Automotive Cyber Security: Smart Cars and Fleet Insurance

October 12, 2015

With each passing year, cars are getting smarter. Just like our smartphones, they’re becoming more sophisticated and more pervasive. The same way you can easily find someone holding an iPhone on the street, you can now find a person driving a car with smart capabilities.

According to industry reports, 90% of the vehicles on the road will be smart cars by the year 2020. With internet rumors swirling about Apple manufacturing a car of its own, the idea of nearly every new car being a smart one in just five years isn’t too hard to imagine.

Smart Cars & Potential Risks

All of this new technology is exciting. However, if you’re a fleet manager, it presents a whole new set of potential risk factors that you need to plan for. These new exposures come from both inside the vehicle and out.
Externally, you need to be concerned about automotive cyber security. With added technology inside your vehicle, there is a possibility of your smart cars being hacked. Having an outside source access and take control of your vehicles – similar to how a hacker would access your company’s network – is a real risk and hackers have already shown their ability to do this.

Internally, there are increased concerns over distracted driving. The National Safety Council’s Annual Estimate of Cell Phone Crashes estimates that at least 27% of the nation’s car accidents are caused by cellphone use while driving. If one in four auto accidents is caused by drivers being distracted by their cell phones, imagine how distracted they may be if their car also has smart capabilities. This presents fleet managers with a significant internal risk.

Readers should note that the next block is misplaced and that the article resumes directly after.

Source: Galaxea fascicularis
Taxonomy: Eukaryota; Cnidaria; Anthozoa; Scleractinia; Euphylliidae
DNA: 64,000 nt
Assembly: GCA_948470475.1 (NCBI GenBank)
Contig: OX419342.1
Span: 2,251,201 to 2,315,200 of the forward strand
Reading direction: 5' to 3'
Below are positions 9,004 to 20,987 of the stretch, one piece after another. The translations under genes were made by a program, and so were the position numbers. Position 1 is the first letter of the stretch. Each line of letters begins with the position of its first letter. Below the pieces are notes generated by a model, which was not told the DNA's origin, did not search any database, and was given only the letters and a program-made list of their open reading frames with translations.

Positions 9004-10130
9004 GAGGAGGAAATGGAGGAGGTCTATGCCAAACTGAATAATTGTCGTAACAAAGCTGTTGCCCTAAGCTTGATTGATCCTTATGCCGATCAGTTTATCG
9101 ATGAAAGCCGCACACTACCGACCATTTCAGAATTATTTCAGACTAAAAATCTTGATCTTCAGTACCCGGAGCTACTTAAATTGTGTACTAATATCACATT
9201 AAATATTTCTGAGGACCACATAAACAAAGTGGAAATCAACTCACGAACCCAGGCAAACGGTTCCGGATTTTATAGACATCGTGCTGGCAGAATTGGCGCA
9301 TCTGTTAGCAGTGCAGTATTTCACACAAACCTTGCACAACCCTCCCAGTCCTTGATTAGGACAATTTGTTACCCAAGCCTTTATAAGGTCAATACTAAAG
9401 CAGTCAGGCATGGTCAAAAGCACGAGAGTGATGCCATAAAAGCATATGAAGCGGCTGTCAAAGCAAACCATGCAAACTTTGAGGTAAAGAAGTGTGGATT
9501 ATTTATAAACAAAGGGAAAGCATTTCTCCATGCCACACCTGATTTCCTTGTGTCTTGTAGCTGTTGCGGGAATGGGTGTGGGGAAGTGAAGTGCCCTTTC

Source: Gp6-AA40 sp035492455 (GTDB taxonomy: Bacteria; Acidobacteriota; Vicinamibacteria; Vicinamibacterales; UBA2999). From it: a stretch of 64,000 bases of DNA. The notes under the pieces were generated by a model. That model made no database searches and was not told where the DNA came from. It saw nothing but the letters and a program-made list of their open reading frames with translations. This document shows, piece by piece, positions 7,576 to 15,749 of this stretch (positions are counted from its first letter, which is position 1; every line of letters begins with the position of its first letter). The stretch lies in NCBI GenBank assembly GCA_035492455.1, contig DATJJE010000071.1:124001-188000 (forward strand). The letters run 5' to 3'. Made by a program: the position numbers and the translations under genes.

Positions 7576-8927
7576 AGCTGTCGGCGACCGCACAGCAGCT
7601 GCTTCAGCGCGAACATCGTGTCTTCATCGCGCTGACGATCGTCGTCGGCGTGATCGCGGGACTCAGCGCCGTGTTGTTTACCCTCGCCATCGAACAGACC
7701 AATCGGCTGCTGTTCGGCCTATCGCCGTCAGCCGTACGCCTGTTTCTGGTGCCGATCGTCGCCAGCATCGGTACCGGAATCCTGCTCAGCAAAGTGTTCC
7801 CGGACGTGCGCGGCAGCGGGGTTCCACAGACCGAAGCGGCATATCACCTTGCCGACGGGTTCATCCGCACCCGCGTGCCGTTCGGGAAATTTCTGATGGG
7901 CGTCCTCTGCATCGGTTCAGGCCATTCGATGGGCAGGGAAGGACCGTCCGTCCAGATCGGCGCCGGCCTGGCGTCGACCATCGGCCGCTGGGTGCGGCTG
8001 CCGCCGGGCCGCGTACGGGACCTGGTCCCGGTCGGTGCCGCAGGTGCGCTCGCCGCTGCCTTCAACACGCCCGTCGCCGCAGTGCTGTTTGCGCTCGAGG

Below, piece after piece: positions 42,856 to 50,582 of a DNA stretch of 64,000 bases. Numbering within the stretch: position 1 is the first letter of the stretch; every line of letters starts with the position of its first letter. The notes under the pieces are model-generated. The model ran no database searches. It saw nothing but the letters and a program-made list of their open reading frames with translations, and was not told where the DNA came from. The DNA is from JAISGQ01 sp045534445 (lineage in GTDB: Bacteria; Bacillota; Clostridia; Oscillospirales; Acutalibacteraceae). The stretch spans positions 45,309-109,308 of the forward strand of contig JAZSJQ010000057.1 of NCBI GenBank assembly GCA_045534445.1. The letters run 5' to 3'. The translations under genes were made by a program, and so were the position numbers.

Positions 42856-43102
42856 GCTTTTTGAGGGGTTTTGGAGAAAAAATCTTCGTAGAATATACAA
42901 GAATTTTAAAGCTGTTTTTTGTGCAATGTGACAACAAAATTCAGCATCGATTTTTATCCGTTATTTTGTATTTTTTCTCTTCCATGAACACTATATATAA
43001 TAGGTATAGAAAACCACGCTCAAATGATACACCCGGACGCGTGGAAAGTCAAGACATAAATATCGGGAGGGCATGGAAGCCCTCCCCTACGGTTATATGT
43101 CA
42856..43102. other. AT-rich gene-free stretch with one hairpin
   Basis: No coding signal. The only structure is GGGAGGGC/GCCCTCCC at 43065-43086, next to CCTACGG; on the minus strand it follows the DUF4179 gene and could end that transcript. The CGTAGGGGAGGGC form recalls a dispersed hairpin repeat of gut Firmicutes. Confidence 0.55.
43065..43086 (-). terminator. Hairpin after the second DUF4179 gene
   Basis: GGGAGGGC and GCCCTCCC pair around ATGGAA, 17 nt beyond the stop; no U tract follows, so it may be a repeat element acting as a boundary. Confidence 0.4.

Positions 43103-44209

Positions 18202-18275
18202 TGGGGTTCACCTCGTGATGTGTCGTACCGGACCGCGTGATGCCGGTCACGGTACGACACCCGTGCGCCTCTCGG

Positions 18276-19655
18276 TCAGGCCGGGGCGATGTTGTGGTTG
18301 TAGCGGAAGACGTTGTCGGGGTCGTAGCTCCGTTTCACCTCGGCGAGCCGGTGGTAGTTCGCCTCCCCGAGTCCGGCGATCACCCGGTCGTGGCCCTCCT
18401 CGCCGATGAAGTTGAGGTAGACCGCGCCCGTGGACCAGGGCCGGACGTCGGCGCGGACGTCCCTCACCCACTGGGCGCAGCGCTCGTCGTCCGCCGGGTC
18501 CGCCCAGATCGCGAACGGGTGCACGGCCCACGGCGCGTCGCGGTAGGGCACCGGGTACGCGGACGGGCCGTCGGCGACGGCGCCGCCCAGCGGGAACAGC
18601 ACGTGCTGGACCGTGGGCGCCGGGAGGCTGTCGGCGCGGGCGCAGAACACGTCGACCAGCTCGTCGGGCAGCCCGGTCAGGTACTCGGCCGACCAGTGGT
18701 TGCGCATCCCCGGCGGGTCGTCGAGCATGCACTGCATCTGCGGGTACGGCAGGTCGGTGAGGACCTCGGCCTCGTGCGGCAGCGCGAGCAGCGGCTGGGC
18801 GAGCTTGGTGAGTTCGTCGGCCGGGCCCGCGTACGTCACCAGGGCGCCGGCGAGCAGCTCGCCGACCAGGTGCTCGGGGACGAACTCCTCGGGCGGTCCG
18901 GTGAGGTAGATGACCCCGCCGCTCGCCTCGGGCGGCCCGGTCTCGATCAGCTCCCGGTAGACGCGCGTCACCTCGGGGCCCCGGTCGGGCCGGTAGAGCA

Protecting your Fleet

Knowing that these internal and external risks exist, how do you protect your fleet from them? First, you should take a fresh look at policies in place prohibiting non-work related technology use in your vehicles. The focus has traditionally been on cell phone use, but it must be more comprehensive.
You can also take it one step further by making sure your fleet features controls that disable the use of certain technological features when the vehicle passes a certain speed. This is similar to cellphone blockers and can be very effective. These technologies also have features that permit certain phone calls and messages so your team can still communicate critical information.

This is another area where companies are exposed to another cyber risk. Traditionally, the cyber discussion did not extend to fleet safety teams. With these new technologies fleet managers share the concerns of the Finance, IT and other risk managers as it relates to cyber threats – preventing them and insuring for them.
If you’re just getting started or if you simply need a helping hand, talk to your insurance broker’s safety team. They’ll help you assess your situation, plan for the future and implement the risk controls you need so your fleet is well protected.

Bill Selman
Vice President
The Graham Building
Philadelphia, PA, 19102



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